Books & Print

Interview: Picture Books, Polar Bears, and Self-Publishing

Chloe Harvey - Picture for Blogpost 2.jpg-large.jpegChloe Harvey

Ben and Joe Farmer are brothers, hailing from Kingston-Upon-Thames. They are English and History graduates, respectively. Last Summer, over countless hours, they created a book about a clumsy polar bear named Mard, for their friend’s 21st birthday. From self-teaching the InDesign process, to deciding which tales to include, the pair transformed an inside joke into a physical picture book, and then into a self-published product, available for purchase. Today, I ask them about this process:

What made you choose to present Mard as a children’s book?

The joke began with the idea of Mard as a children’s character, he was always a forlorn polar bear. A book emerged as the most fitting form. Plus, children’s books work through repetitions, through the characters becoming familiar in your imagination. That’s what Mard was to us over the years, to put him into a picture book made sense.

What inspired you to then sell Mard on Amazon?

We found that the cheapest way to get a copy of the book was through Createspace, which put the book on Amazon by default. At this point having put so much effort into it, it seemed like a waste not to promote it. Everything pretty much grew from there.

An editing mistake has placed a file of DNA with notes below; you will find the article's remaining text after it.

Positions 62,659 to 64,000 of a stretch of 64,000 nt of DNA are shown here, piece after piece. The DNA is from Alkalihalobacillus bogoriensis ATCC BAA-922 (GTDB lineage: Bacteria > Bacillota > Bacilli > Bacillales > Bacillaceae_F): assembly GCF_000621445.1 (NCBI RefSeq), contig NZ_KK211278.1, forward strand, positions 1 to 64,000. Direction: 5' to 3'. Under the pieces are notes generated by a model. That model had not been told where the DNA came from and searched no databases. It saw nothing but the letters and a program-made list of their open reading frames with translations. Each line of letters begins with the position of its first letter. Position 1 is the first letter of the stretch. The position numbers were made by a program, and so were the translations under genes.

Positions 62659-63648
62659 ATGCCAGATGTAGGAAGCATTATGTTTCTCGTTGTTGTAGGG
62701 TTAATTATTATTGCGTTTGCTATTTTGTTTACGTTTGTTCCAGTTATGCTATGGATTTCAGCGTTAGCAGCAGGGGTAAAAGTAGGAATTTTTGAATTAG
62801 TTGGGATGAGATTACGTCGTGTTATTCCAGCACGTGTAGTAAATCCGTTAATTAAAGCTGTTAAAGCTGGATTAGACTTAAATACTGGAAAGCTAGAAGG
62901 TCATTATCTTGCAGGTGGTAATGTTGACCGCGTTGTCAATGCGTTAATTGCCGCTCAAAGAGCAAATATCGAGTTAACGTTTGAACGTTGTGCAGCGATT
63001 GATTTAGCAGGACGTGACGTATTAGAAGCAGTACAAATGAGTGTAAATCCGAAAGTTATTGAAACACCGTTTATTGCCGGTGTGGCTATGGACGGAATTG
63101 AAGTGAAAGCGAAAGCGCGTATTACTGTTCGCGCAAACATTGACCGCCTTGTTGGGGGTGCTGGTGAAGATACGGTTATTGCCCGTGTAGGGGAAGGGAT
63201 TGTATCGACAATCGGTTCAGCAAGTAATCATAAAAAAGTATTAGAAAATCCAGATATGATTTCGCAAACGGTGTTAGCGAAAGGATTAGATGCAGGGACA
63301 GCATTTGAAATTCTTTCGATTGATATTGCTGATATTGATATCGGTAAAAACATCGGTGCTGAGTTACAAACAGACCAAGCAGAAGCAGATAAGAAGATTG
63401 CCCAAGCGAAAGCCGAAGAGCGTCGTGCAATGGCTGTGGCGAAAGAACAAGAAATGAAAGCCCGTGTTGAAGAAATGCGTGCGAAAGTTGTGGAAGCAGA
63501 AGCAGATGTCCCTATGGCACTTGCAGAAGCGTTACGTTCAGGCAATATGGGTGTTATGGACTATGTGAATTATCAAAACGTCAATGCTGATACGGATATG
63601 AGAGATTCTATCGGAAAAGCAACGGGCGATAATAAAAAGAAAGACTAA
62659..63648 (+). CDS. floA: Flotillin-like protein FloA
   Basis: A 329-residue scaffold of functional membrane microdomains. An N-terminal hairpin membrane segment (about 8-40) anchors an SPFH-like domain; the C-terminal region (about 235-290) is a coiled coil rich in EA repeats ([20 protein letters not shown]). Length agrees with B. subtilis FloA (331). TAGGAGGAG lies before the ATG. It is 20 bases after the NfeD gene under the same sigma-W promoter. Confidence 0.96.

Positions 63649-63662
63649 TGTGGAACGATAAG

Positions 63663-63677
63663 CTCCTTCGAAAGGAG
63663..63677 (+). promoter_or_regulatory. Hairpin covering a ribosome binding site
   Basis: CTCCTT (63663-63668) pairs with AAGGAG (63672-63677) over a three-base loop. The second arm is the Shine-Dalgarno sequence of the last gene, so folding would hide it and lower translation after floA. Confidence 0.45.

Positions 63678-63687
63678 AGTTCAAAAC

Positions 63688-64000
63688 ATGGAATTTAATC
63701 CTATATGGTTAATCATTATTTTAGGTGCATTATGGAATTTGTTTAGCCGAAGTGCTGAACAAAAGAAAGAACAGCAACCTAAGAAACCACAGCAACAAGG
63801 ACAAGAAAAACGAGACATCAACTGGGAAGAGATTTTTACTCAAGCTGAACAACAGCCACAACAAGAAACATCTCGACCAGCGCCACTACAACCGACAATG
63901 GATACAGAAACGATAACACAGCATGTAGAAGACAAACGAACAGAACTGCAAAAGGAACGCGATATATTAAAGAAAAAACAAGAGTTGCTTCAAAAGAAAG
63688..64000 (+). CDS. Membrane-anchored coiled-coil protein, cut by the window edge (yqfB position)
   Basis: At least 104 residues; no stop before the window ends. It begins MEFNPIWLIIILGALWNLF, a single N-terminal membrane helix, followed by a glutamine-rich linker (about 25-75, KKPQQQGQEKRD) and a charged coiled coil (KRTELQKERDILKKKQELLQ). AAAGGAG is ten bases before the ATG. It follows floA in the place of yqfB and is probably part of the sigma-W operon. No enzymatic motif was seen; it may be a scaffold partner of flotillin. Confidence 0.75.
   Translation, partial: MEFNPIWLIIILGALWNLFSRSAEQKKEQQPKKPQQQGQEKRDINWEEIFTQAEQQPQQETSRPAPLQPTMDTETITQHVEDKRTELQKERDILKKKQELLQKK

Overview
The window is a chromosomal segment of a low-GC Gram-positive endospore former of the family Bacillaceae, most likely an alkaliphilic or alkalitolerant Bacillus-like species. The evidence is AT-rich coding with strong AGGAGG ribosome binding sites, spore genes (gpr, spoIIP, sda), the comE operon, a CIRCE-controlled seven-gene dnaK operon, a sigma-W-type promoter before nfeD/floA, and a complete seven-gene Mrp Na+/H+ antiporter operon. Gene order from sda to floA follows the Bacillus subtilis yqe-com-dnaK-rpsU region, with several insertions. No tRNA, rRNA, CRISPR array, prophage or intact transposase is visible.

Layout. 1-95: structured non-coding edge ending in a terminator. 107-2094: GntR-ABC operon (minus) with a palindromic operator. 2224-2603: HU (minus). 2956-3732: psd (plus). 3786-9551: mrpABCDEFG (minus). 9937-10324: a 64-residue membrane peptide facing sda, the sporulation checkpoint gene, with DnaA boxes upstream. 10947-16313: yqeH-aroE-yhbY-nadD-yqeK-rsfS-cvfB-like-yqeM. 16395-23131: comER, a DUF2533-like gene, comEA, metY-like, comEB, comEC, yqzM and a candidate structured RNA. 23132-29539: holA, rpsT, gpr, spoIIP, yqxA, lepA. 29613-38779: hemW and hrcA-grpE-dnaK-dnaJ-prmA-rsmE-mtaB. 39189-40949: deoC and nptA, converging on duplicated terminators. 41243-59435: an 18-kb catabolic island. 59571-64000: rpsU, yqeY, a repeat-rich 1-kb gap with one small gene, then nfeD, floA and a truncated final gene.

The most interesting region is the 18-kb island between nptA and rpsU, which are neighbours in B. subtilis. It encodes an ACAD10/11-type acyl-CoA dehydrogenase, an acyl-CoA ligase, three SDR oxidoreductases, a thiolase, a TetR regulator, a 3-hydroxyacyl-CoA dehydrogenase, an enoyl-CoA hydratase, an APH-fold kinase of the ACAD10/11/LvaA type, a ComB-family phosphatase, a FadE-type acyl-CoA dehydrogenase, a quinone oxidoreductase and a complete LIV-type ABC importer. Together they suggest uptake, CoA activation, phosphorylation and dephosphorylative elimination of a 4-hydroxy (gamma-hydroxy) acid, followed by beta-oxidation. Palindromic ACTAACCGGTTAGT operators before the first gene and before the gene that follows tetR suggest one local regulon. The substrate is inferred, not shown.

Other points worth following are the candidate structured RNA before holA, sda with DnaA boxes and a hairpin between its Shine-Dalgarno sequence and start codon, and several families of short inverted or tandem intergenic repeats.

Amazon makes it quite accessible to self-publish a book. How has self-publishing been? Do you think you’d ever take yours along to publishers like Puffin or Walker?

We’ve found that with self-publishing a lot of the more successful authors have multiple titles to their names.  Maybe expanding the Mard universe would help us to gain the attention of publishers. It’s certainly something we’ve considered for the future, but not at this stage.

Just realised that Walker Books’ logo is a bear – fitting!

 I was tempted to parody the Walker logo (replacing it with our bear) for the cover of Mard, for that very reason.

I see that Mard is on Twitter. What was the reason behind the account?

I’m still getting to grips with marketing the book online, so social media was part of seeing what works best to reach the people who we’d like to read it. Twitter’s still weird for me. Mard’s account is getting more followers, and after having released tweets that got high engagement, I can see it’s potentially useful.

Have there been obstacles?

Keeping Mard’s voice in line with an audience of parents and children, and reigning in the temptation to tweet obscure jokes. As much as I think it’s funny to have a fictional polar bear make jokes about Shakespeare through rehashed Dylan lyrics, it doesn’t do much to promote the book.  

After all the hard work, do you feel like professional authors?

We think that to consider yourself a professional author you need to be able to support yourself through your writing. We’re not at that stage yet. I suppose we’d have to consider it a hobby rather than a profession, currently.

Thanks so much for your time, guys! I hope to see Mard get up to more in the future.

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